98. :first-child :last-child :only-child :nth-child(even) :nth-child(odd) :nth-child(n) :nth-last-child(n) :nth-child(-n+3) i ===

    0 i === arr.length - 1 1 === arr.length i % 2 !(i % 2) i === n - 1 i === arr.length - n i < 3 common pseudo-class cheatsheet If your interested, here's a little cheatsheet.
  99. P S E U D O - E L E

    M E N T S Fake elements to keep semantics.
  100. .my-class::before { } .my-class::after { } In CSS, these are

    a godsend. They make things like: * clearfixes * iconfonts * some grids possible. They're completely useless in React because you're defining your own semantics.
  101. <span class="my-class"> Hover here </span> If you have markup like

    this...
  102. <span class="my-class"> ::before Hover here ::after </span> pseudo-elements get inserted

    like this in the DOM.
  103. <span className="my-class"> <div style={beforeStyles} /> Hover here <div style={afterStyles} />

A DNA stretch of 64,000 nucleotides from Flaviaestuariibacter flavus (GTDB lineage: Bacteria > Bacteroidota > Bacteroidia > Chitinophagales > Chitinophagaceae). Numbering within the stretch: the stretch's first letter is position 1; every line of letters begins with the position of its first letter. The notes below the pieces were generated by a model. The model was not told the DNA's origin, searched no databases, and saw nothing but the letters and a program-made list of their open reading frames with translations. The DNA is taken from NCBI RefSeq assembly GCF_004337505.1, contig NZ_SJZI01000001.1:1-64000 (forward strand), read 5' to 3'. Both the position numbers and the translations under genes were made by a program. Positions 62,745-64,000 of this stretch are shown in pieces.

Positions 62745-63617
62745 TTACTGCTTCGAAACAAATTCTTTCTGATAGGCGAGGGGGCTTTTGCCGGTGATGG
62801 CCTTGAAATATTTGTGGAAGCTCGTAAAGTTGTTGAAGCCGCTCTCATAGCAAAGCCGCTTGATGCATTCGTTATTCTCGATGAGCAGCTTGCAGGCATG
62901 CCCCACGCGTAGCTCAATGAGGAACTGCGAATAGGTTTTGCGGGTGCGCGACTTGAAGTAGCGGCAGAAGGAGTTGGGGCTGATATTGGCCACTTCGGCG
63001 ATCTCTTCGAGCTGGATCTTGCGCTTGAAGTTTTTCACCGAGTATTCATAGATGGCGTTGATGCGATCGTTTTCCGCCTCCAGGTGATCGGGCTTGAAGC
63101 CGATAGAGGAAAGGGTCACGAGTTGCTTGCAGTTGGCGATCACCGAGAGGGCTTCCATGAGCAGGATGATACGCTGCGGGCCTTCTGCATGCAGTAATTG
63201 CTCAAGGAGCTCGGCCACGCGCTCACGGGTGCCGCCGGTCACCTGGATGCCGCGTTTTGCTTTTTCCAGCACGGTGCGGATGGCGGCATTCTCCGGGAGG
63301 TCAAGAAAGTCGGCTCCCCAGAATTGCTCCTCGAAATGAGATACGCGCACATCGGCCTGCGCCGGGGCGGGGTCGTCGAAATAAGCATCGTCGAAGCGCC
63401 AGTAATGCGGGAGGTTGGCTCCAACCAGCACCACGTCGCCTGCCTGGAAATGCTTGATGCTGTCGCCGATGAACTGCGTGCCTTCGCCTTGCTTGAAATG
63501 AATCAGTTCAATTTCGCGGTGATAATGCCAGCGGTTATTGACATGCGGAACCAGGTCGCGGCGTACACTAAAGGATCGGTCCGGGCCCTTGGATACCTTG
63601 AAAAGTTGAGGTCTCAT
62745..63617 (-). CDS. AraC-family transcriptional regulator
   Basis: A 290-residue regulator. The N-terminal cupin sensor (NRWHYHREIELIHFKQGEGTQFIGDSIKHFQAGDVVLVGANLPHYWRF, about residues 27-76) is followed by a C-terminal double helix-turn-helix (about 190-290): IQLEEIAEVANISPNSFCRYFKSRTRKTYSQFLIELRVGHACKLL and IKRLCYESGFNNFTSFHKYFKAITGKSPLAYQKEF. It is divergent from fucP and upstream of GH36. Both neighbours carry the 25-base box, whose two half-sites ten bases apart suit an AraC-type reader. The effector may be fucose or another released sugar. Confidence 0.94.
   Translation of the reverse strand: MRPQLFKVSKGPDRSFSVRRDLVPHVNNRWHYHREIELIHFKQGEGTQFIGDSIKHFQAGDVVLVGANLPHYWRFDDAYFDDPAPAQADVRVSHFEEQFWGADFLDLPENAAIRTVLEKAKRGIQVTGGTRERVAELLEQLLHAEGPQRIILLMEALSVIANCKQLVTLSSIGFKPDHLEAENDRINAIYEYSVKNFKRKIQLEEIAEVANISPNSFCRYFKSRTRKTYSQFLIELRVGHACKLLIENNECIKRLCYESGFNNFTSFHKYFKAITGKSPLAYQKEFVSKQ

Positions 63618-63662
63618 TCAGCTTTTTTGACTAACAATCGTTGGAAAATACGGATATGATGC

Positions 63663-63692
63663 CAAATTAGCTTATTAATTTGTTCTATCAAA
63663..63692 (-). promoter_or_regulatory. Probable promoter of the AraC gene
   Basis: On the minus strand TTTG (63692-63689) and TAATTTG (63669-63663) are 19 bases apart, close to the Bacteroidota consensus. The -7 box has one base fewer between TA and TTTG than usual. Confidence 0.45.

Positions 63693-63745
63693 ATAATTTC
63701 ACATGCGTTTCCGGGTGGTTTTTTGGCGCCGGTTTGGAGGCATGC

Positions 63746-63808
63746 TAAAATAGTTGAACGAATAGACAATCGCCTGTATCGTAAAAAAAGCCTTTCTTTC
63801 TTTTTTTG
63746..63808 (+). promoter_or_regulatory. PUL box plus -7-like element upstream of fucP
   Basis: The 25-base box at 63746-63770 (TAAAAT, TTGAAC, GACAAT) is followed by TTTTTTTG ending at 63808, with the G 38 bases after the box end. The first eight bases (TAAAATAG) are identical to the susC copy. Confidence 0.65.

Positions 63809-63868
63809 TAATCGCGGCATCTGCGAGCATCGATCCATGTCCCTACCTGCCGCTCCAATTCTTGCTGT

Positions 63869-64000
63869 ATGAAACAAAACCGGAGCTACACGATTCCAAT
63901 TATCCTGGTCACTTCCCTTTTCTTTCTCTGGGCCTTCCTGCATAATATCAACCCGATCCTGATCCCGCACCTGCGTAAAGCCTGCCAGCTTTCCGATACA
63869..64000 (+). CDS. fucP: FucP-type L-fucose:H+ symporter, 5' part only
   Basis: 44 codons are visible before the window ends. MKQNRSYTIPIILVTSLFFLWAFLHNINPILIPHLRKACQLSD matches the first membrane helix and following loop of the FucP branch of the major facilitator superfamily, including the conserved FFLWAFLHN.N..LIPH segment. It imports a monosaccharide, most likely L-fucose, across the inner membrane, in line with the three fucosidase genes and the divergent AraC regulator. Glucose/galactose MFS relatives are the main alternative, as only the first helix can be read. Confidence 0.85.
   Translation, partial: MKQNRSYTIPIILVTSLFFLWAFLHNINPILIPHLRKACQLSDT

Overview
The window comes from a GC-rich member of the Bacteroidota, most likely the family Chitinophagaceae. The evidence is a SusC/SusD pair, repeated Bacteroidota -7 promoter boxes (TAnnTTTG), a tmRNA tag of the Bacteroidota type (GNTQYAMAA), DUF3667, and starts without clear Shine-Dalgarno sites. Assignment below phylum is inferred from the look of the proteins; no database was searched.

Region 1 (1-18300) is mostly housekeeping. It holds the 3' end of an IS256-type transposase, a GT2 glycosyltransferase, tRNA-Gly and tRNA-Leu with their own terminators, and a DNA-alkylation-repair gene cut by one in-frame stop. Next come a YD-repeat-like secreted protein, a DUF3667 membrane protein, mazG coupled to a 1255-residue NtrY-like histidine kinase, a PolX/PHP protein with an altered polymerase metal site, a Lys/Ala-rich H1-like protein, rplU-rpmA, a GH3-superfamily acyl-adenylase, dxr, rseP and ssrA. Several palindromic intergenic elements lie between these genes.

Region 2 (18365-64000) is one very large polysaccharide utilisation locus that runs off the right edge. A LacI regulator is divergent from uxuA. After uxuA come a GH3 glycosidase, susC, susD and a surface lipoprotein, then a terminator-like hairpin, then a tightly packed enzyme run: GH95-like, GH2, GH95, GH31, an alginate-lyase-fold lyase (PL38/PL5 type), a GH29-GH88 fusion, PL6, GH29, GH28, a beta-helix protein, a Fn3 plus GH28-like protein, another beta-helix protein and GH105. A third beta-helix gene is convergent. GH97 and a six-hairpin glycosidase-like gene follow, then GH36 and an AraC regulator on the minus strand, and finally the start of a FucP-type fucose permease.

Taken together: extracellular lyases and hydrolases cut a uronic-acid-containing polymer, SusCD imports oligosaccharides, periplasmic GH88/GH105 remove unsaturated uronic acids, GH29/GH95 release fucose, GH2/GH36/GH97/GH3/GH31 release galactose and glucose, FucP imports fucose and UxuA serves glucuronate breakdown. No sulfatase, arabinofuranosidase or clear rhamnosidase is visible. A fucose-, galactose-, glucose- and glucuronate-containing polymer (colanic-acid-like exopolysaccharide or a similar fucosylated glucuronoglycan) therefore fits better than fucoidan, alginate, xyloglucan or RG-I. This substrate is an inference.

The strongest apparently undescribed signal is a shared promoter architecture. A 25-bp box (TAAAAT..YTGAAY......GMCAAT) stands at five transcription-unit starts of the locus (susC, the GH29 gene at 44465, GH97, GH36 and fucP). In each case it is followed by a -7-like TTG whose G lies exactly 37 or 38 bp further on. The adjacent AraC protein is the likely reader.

</span> This is how you would do this in React and inline-styles.
  104. HARD PARTS Hard Parts When I proposed this talk. These

    details were going to be the core of my talk. In the past 5 month. Libraries have made it possible to to not have to solve this on your own.
  105. .list-item:hover { background-color: rgba(0,0,0,0.1); } adding :hover styles in CSS

    is delightfully simple.
  106. class ListItem extends React.Component { constructor(props) { super(props); this.state =

    { hovered: false }; this.handleMouseEnter = () => { this.setState({ hovered: true }); } this.handleMouseLeave = () => { this.setState({ hovered: false }); } } render() { return ( <li style={Object.assign({}, styles, this.state.hovered && {backgroundColor: "rgba(0,0,0,0.1)"} )} onMouseEnter={this.handleMouseEnter} onMouseLeave={this.handleMouseLeave} {...this.props} /> ); } } In React, it is not.
  107. .list-item:hover { background-color: rgba(0,0,0,0.1); } In CSS, adding breakpoints is

    incredibly simple...
  108. .list-item:hover { background-color: rgba(0,0,0,0.1); } @media (max-width: 480px) { .list-item

    { width: 100%; } }
  109. class ListItem extends React.Component { constructor(props) { super(props); this.state =